NIOSHTIC-2 Publications Search
Pesticide prioritization for a brain cancer case-control study.
Sanderson-WT; Talaska-G; Zaebst-D; Davis-King-K; Calvert-G
Environ Res 1997 Aug; 74(2):133-144
Procedures used to select pesticides to be included in a NIOSH case control study examining the risk of brain cancer in farm workers in Iowa, Michigan, Minnesota, and Wisconsin associated with pesticide use and other environmental exposures was discussed. A procedure to identify and prioritize the pesticides most appropriate for the study was needed because of the large number and variety of pesticides available, approximately 24,000 commercially registered pesticides, therefore making it impossible to investigate them all. Lists of pesticides were created to document those used in the four states and in the US as a whole utilizing data from the US Department of Agriculture and the departments of agriculture and land grant colleges in each state. Pesticides were then prioritized according to the criteria: volume of use before 1985, ranking of use in the four states and the US as a whole according to pesticide type, and toxicologic evidence of carcinogenic, teratogenic, and mutagenic effects. The criterion 'pesticide use before 1985' was chosen to allow a latency period of at least 10 years for brain cancer. The study was to be based on brain cancer cases diagnosed in the four states from 1985 on. A total of 240 pesticides were used in the four states: 102 herbicides, 81 insecticides, 32 fumigants, and 35 fungicides. Using the criteria above, the list was reduced to 56 herbicides, 49 insecticides, 17 fumigants, and 12 fungicides. The final list represented more than 99% of the total pounds of herbicides and insecticides and more than 98% of the total pounds of fungicides and fumigants used in the states before 1985. Lists of the priority pesticides are to be sent to the study participants before the study questionnaire is administered to allow them time to recall details of their including specific years of use and crops they were used on. The authors conclude that the procedures used to select the pesticides to be examined in this study are useful for documenting past pesticide use.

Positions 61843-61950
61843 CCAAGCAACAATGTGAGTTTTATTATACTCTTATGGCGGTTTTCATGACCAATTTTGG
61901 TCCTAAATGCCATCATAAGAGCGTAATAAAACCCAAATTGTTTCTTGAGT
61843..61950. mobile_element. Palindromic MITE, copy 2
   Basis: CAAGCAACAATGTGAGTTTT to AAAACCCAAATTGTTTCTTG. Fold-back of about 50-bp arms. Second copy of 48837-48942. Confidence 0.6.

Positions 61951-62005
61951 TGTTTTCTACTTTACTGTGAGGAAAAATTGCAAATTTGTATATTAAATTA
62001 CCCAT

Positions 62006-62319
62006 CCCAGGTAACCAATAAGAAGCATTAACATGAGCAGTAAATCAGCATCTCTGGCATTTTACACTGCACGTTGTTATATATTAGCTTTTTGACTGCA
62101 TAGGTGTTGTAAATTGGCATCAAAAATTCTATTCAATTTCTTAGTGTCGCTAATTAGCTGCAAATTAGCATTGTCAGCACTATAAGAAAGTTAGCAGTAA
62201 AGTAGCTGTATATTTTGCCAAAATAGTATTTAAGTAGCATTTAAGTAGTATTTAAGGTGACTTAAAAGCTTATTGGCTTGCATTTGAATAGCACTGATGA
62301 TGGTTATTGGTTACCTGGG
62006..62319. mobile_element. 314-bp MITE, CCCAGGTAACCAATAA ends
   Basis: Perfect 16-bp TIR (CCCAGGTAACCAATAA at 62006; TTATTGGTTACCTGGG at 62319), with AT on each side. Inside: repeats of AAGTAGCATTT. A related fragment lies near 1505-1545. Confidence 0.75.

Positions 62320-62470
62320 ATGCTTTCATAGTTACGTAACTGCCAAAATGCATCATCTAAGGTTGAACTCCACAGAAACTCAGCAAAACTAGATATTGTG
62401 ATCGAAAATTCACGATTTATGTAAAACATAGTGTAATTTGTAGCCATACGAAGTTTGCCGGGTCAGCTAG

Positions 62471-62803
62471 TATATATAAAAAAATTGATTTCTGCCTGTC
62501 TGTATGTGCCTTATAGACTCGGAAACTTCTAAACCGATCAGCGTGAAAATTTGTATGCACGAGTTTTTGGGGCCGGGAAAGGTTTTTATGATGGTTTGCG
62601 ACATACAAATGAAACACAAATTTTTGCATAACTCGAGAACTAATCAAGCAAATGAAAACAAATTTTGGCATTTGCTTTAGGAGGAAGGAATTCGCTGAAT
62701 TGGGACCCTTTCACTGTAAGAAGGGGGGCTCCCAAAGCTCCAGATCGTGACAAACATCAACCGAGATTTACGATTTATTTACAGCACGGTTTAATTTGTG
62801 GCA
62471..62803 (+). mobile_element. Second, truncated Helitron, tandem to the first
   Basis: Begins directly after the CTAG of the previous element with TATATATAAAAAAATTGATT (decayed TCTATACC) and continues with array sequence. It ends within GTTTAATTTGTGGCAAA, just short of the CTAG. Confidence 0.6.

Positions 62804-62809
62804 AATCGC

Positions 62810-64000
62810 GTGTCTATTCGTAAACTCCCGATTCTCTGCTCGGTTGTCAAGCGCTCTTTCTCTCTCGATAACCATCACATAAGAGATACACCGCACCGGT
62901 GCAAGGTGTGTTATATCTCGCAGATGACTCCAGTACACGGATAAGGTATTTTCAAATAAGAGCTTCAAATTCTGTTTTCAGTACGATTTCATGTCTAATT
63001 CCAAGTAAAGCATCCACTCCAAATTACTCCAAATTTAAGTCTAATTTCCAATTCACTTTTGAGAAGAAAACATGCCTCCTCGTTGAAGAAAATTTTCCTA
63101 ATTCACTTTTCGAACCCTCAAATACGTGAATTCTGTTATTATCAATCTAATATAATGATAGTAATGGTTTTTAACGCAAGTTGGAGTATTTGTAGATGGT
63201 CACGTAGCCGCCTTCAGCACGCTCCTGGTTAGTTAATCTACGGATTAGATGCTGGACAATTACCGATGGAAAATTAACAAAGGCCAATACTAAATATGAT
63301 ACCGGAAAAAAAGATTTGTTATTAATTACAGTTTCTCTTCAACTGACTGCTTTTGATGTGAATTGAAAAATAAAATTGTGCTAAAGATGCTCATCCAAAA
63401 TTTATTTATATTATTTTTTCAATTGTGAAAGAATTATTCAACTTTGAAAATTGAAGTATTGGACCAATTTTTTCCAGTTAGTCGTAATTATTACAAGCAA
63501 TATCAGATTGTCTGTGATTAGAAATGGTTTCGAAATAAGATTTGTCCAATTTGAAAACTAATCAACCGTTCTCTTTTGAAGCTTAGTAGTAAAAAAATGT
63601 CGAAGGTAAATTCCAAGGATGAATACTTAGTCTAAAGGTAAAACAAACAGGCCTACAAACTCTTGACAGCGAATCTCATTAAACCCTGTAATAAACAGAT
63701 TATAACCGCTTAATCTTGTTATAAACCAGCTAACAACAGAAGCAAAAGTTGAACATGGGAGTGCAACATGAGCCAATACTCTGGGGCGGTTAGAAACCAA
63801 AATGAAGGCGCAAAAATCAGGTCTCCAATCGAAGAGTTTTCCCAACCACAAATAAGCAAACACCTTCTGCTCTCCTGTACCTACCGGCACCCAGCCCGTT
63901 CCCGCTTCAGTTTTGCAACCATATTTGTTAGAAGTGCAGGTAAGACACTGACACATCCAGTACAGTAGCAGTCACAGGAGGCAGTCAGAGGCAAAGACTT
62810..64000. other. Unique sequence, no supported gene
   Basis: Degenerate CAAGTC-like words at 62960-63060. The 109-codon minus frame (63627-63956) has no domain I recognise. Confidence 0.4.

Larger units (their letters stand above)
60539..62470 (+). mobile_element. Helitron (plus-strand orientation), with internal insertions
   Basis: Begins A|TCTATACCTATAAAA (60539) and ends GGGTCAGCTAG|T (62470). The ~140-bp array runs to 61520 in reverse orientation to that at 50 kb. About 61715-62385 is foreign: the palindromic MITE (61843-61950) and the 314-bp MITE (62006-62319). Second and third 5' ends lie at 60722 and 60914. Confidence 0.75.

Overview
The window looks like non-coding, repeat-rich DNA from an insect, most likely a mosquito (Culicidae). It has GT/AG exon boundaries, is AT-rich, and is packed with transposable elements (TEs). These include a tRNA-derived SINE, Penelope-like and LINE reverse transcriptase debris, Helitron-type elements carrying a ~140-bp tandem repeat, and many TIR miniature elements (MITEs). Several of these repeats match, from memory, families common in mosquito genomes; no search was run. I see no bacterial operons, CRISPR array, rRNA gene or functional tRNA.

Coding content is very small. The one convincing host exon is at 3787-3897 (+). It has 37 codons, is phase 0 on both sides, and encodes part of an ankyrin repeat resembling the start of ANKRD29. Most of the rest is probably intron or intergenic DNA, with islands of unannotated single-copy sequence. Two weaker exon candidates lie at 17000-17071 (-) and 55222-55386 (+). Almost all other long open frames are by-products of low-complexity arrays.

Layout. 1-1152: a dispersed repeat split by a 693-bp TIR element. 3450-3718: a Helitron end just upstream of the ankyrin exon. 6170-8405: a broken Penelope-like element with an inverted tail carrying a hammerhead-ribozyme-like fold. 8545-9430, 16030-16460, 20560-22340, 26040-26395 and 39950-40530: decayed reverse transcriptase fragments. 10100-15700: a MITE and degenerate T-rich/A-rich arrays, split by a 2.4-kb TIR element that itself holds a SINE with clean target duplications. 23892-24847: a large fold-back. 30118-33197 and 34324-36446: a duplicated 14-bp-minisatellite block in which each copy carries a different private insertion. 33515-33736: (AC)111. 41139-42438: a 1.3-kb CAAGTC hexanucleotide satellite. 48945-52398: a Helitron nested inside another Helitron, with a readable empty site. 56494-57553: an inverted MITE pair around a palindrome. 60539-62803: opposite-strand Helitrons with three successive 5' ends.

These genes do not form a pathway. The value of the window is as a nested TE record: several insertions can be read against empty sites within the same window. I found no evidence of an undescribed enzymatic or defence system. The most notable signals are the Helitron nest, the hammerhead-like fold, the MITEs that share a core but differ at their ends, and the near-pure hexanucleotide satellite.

Agricultural-chemicals; Occupational-exposure; Epidemiology; Brain-tumors; Risk-analysis; Information-systems; Agricultural-workers;
Issue of Publication
IA; MI; MN; WI; OH
Page last reviewed: March 11, 2019
Content source: National Institute for Occupational Safety and Health Education and Information Division